Having an isolationist view of immigration, retards the nations economic development in the same way that protectionist policies in trade do.
    The Australian Settlement is slowly being dismantled. We increased regional immigration in the 70s, removed protectionist policies in the 80s; and modernising the constitution will be the last step in flushing Deakin from our system.
    There is absolutely no reason to go back to Deakinism; in immigration, economy or government. It is the ghost of Australia past, rather than the flesh and blood of the Australian future.

  4. I was listening to Radio National last Friday morning: Fran Kelly was interviewing some terrorism expert from the UK. He was saying that the British counter-terrorism people have been doing very good work, and had made several important raids which probably prevented other attacks. “Of course”, he said, “these were not the result of successful infiltration operations. They were all based on information received from the local British Muslim community.” Fran Kelly just said “Yes.”, like she knew that. But I was astonished. I have not read or heard that fact anywhere else, before or since. Why is this not being shouted from the rooftops? Surely it would be just what’s needed to undermine the knee-jerk reaction of blaming all Muslims (and thus wanting to exclude them from ‘our’ countries, wanting beat up on women wearing head scarves, etc, etc).

  5. Cameron, there are plenty of potential immigrants available from non-Muslim origins.
    Unassimilated Islamic communities have been sources of terrorism and civil unrest from Paris to Thailand over the last few decades. It is only common sense to avoid such situations while we can.
    If Muslims can prove that they really reject terrorism — not by givinmg platitudes and making excuses for terror, but by concrete action — then we could consider tham a part of the community.

  6. – Paul O’Sullivan, deputy secretary of the Department of Foreign Affairs and Trade, is to replace Dennis Richardson at the Australian Security Intelligence Organisation. –
    Perhaps Chen Y and the revelations on the number of economic/industrial spies in Australia has had an effect after all. Comments?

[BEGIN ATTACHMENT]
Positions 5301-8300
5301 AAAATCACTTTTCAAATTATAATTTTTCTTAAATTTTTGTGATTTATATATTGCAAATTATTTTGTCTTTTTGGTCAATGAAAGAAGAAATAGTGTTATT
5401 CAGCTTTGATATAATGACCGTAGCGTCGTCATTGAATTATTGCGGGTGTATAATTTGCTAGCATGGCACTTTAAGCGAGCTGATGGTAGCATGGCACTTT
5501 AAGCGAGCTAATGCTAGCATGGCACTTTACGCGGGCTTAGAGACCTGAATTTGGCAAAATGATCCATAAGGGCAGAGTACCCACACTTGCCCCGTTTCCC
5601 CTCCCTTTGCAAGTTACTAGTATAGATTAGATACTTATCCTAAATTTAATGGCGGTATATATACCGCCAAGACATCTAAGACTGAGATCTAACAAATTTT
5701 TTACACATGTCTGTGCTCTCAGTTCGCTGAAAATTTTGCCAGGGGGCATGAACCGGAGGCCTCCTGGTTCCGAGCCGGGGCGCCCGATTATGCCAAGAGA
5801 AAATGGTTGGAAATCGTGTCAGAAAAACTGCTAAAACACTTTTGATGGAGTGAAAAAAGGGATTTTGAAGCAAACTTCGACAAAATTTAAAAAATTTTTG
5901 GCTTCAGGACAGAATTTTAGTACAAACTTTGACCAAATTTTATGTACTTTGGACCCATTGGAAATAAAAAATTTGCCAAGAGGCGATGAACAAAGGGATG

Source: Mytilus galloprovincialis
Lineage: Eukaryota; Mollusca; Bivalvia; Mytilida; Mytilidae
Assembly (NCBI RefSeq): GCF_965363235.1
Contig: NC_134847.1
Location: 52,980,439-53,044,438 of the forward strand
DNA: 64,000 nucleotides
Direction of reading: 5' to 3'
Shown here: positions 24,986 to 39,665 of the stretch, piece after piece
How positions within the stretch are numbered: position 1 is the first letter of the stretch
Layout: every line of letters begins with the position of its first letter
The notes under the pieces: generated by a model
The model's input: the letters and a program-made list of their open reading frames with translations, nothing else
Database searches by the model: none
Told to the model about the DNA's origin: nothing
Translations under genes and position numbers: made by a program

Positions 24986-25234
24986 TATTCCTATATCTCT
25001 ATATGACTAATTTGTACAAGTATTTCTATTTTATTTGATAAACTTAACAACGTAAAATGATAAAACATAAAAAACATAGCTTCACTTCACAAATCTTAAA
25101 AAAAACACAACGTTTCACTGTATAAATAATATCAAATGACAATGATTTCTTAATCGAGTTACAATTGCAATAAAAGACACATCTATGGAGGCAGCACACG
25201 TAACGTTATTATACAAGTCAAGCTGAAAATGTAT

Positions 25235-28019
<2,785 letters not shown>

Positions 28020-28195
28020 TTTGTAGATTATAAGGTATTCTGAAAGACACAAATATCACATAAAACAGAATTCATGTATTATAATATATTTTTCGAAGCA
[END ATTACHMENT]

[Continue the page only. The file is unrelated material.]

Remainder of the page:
7. EP, What offends me is how scared, fearful and irrational you are. You would deny several hundred million muslims the chance to contribute to Australia, simply because you wet your pants over a sleeper cell of thirty people.
    A common joke in the US after the WTC and Pentagon attacks was that people were more in danger from under-cooked meat, a real worry considering how rare restaurants cook them here, than from terrorism. A joke in Britain recently has been that the British raised the threat level to “A strong cup of tea”.
    That is resilience. Banning all Muslims from immigration is shameful in comparison, and from a fearful and gullible mind. I will not comment on the deeper negative passions which lurk behind your original comment.

  8. Cameron, I am impressed by the level of stupidity you display.
    We are at war. During WWII I doubt we let many Germans immigrate, even though Nazis were only a minority of that country’s citizens.
    Similarly, during a civilizational conflict between Islamism and democratic humanism, it is foolish to import potential enemies.
    It is your blind devotion to political correctness that prevents you from adopting a rational view. Fortunately there are other people who are not impeded by your ignorance and short-sightedness.

  9. EP: If Muslims can prove that they really reject terrorism — not by givinmg platitudes and making excuses for terror, but by concrete action — then we could consider tham a part of the community.
    What constitutes concrete action?

  10. Concrete action, as I defined it on my blog:
    Platitudes are no longer enough. If they can issue fatwas against Salman Rushdie, they can issue fatwas against Osama bin Laden and his cohorts. Why don’t they? Someone in Britain’s Islamic community knows who the bombers are. If nobody steps forward to identify them, what are we to believe?
    I’m aware that there have been some formal condemnations of terrorism by a few Muslim clerics. I think that there need to be a whole lot more, plus some turning-in of terrorists and supporters to the authorities, before it can be accepted that the majority of Muslims really are opposed to terrorism.
    In assessing their motives, it is important to bear in mind the Islamic principle of taqqiyah, or lying about one’s faith for the sake of self-preservation. For this reason, mere assertions of non-support for terrorism cannot be taken at face value — some sort of concrete action is required to demonstrate sincerity.
    If Muslim communities fail to outlaw terrorists by means of fatwa, and fail to assist anti-terrorist activities by handing over the information they undoubtedly have, then they cannot be considered a rightful part of a tolerant, multicultural society.

  11. There is an absurd logic in the comparison of the danges of “under cooked meat” to threat of terrorism. The former, I can avoid simply by the choices I make. The latter is thrust upon us all by those who reject certain self-evident truths.

  12. EP, Heh like Muslim religious leaders speak for all Muslims. I am Australian and neither Howard or Beazley speak for me. It is a meaningless demand on your part. I also dislike your use of a conspiratorial “they” when talking of Muslims. It is irrational to think of Muslims as one large homogenous group whose focus is to commit terrorist acts.
    tryan, When was the last time you were asked by a restaurant if you wanted your chicken well done? In terms of risk assumption terrorism pales in comparison to day to day activities.

  13. Hey EP, do you suppose the 50 million muslim folk who inhabit the utter chaos we have helped to create in Afghanistan and Iraq think we are evil doing invaders who should to ejected?